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Home Forums AWS AWS Certified Security – Specialty AWS Certified Security – Specialty Practice Exams 2020 – Question 56 – KMS root

  • AWS Certified Security – Specialty Practice Exams 2020 – Question 56 – KMS root

  • lokeai

    Member
    August 10, 2020 at 7:28 pm

    Hello, I’m reviewing the answers for a question and I believe they are not correct.

    A Security Administrator prepared a new AWS Key Management Service (AWS KMS) key with the following key policy:

    {

    “Sid”: “Enable Tutorials Dojo Permissions”,

    “Effect”: “Allow”,

    “Principal”: {

    “AWS”: “arn:aws:iam::111122223333:root”

    },

    “Action”: “kms:*”,

    “Resource”: “*”

    }

    The correct answers should be

    Allows all IAM users in 111122223333 AWS Account to have full access to the KMS key.

    Allows access for the 111122223333 AWS account to manage the KMS key access through IAM policies.

    However, you are mentioning that “Allows the root user in the 111122223333 AWS Account to have full access to the KMS key.” This is not correct according to https://www.youtube.com/watch?v=X1eZjXQ55ec from 23 minutes. Thank you!

  • lokeai

    Member
    August 10, 2020 at 10:38 pm

    I have another question.

    A media company runs a Python script that uses the AWS CLI command aws s3 cp to upload a large file to an Amazon S3 bucket, which includes an AWS KMS key. An Access Denied error always shows up whenever their developers upload a file with a size of 10 GB or more. However, when they tried to upload a smaller file with the KMS key, the upload succeeds.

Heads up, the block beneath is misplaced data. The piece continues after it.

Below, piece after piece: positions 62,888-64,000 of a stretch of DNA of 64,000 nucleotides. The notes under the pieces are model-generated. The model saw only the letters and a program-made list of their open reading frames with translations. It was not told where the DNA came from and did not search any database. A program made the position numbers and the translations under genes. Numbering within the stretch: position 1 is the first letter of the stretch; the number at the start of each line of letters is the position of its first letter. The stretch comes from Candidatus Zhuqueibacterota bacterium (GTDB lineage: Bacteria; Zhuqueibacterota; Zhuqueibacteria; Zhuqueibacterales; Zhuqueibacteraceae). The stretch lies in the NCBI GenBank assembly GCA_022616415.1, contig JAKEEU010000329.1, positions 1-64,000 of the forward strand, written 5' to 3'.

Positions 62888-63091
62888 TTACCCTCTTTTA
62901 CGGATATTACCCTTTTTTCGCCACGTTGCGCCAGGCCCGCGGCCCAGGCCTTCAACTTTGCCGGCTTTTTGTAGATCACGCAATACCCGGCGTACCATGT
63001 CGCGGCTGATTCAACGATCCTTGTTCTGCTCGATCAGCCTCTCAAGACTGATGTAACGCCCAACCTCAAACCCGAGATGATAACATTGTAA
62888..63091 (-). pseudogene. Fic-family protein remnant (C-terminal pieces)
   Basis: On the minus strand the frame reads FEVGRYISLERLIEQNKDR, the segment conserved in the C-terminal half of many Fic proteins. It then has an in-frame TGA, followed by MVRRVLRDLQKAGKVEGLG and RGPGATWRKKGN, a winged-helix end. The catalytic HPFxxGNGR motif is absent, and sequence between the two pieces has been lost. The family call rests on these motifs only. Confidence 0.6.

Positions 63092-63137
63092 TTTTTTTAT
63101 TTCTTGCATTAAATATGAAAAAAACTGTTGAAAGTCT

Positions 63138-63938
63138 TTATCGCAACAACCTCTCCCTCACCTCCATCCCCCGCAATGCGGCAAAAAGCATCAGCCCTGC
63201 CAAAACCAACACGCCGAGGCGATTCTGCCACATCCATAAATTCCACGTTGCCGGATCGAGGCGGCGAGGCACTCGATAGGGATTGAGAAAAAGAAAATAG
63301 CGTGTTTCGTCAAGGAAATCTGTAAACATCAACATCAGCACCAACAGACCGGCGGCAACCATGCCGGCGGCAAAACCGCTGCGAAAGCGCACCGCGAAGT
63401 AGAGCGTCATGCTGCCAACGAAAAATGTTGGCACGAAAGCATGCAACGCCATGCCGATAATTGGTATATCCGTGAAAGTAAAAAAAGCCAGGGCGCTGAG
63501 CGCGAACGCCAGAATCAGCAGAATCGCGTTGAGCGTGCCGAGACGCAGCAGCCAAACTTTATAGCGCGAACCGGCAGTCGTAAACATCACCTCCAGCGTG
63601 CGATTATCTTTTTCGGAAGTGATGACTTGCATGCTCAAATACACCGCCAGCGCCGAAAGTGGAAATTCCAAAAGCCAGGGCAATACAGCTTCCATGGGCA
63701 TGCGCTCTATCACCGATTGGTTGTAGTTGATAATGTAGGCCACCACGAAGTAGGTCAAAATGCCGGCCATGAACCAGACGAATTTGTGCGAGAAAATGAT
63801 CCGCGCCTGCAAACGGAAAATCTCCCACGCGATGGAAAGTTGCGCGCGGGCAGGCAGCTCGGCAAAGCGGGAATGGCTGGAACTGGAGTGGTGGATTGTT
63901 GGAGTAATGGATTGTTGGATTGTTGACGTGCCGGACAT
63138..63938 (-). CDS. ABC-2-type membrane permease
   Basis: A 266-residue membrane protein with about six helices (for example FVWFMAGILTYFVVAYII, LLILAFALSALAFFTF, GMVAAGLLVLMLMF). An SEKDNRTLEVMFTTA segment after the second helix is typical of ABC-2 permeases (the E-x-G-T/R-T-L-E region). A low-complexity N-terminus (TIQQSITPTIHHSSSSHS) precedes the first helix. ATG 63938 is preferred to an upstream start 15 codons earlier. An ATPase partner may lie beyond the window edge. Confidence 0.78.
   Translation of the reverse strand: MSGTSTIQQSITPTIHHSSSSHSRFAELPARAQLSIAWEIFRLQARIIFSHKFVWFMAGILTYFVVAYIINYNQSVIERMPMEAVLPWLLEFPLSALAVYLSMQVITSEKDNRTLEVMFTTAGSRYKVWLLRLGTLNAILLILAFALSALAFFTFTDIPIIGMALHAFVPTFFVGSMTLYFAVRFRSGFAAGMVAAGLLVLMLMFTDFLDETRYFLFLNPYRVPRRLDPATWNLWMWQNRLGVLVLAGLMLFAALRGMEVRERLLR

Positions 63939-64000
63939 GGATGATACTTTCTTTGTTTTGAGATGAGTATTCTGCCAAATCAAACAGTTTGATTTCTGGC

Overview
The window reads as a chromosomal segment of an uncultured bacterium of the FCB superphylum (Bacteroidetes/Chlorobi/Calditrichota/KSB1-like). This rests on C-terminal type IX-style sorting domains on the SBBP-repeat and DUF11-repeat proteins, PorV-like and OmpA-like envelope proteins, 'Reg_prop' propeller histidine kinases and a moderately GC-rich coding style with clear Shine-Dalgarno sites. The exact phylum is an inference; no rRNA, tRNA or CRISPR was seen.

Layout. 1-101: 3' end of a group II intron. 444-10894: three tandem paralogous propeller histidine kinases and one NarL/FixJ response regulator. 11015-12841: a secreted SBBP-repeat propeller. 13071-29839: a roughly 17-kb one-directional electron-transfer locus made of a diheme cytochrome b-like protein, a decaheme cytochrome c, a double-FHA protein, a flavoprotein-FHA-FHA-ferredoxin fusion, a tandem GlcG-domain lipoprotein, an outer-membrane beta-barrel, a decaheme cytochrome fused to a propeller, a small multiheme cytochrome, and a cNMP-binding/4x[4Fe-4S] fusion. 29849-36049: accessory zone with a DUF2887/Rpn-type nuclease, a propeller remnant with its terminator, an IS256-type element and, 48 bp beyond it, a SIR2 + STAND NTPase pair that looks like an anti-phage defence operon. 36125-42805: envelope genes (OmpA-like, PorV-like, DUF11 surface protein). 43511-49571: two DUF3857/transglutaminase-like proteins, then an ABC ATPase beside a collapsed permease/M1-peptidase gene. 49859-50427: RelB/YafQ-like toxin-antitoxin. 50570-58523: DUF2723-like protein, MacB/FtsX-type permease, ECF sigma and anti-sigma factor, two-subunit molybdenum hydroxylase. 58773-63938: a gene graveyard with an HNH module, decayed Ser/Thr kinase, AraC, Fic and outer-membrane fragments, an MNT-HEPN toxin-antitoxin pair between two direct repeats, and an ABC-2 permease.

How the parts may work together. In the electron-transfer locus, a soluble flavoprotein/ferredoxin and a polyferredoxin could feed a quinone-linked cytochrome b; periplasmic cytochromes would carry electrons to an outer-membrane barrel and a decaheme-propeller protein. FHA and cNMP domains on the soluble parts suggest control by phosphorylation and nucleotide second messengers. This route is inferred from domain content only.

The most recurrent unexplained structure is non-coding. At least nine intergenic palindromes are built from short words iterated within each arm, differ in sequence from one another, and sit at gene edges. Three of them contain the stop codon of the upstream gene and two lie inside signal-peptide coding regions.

Which of the following are potential reasons why this issue is happening? (Select TWO.)”

    You said that these are correct:

    The AWS CLI S3 commands perform a multipart upload when the file is large.

    The IAM policy of the developer does not include the kms:Decrypt permission.

    However, they are able to decrypt smaller than 10gb so KMS:decrypt is not a solution, right?

    • lokeai

      Member
      August 12, 2020 at 12:22 am

      These are all the possible answers:

      The kms:Encrypt permission is missing from the IAM policy of the developers.

      The AWS CLI S3 commands perform a multipart upload when the file is large.

      There is an attached inline policy in the developers’ IAM permissions that restricts them from uploading a file with a size of 10 GB or more.

      The IAM policy of the developer does not include the kms:Decrypt permission.

      10 GB is the maximum size that can be encrypted in KMS.

    • Jon-Bonso

      Administrator
      August 12, 2020 at 7:57 am

      Hi,

      Take note that the scenario did NOT say that they were able to decrypt smaller files. It only said:

      “…they tried to upload a smaller file with the KMS key, the upload succeeds.”

      It clearly said upload, not decrypt. Kindly check the provided explanation and reference links:

      https://aws.amazon.com/premiumsupport/knowledge-center/s3-large-file-encryption-kms-key

      https://aws.amazon.com/premiumsupport/knowledge-center/s3-multipart-kms-decrypt/

      • lokeai

        Member
        August 12, 2020 at 3:16 pm

        Perfect. Good point. Thanks John! How about the first question?

        • Jon-Bonso

          Administrator
          September 3, 2020 at 8:35 am

          For the first question, you have a valid point. I have rectified this incorrect statement.

          Thanks again!

  • Jon-Bonso

    Administrator
    September 3, 2020 at 8:34 am

    Thanks for bringing this up to our attention and for sharing the relevant AWS YouTube video. I have updated the option regarding the “root user” for the IAM Policy. The change will be reflected in our practice tests soon.

    Cheers,

    Jon Bonso @ Tutorials Dojo

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